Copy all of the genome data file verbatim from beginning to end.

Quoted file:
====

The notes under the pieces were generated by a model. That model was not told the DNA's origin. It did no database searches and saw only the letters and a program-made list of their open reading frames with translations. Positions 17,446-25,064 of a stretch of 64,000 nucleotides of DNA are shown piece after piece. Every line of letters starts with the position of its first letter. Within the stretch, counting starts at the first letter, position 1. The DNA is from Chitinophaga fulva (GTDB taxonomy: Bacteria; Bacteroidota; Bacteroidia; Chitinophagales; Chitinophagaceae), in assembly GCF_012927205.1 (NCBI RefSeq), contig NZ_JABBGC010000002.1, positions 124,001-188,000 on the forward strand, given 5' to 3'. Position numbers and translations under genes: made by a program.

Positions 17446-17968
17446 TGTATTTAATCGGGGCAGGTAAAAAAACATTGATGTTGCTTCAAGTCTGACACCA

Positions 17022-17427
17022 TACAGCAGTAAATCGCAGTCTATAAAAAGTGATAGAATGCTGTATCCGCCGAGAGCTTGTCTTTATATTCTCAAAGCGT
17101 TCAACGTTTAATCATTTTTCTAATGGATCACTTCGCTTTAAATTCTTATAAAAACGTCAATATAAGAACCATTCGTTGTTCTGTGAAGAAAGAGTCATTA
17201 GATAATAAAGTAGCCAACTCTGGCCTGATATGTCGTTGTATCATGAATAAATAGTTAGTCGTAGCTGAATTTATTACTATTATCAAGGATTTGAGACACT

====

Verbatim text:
The notes under the pieces were generated by a model. That model was not told the DNA's origin. It did no database searches and saw only the letters and a program-made list of their open reading frames with translations. Positions 17,446-25,064 of a stretch of 64,000 nucleotides of DNA are shown piece after piece. Every line of letters starts with the position of its first letter. Within the stretch, counting starts at the first letter, position 1. The DNA is from Chitinophaga fulva (GTDB taxonomy: Bacteria; Bacteroidota; Bacteroidia; Chitinophagales; Chitinophagaceae), in assembly GCF_012927205.1 (NCBI RefSeq), contig NZ_JABBGC010000002.1, positions 124,001-188,000 on the forward strand, given 5' to 3'. Position numbers and translations under genes: made by a program.

Positions 17446-17968
17446 TGTATTTAATCGGGGCAGGTAAAAAAACATTGATGTTGCTTCAAGTCTGACACCA

Positions 17022-17427
17022 TACAGCAGTAAATCGCAGTCTATAAAAAGTGATAGAATGCTGTATCCGCCGAGAGCTTGTCTTTATATTCTCAAAGCGT
17101 TCAACGTTTAATCATTTTTCTAATGGATCACTTCGCTTTAAATTCTTATAAAAACGTCAATATAAGAACCATTCGTTGTTCTGTGAAGAAAGAGTCATTA
17201 GATAATAAAGTAGCCAACTCTGGCCTGATATGTCGTTGTATCATGAATAAATAGTTAGTCGTAGCTGAATTTATTACTATTATCAAGGATTTGAGACACT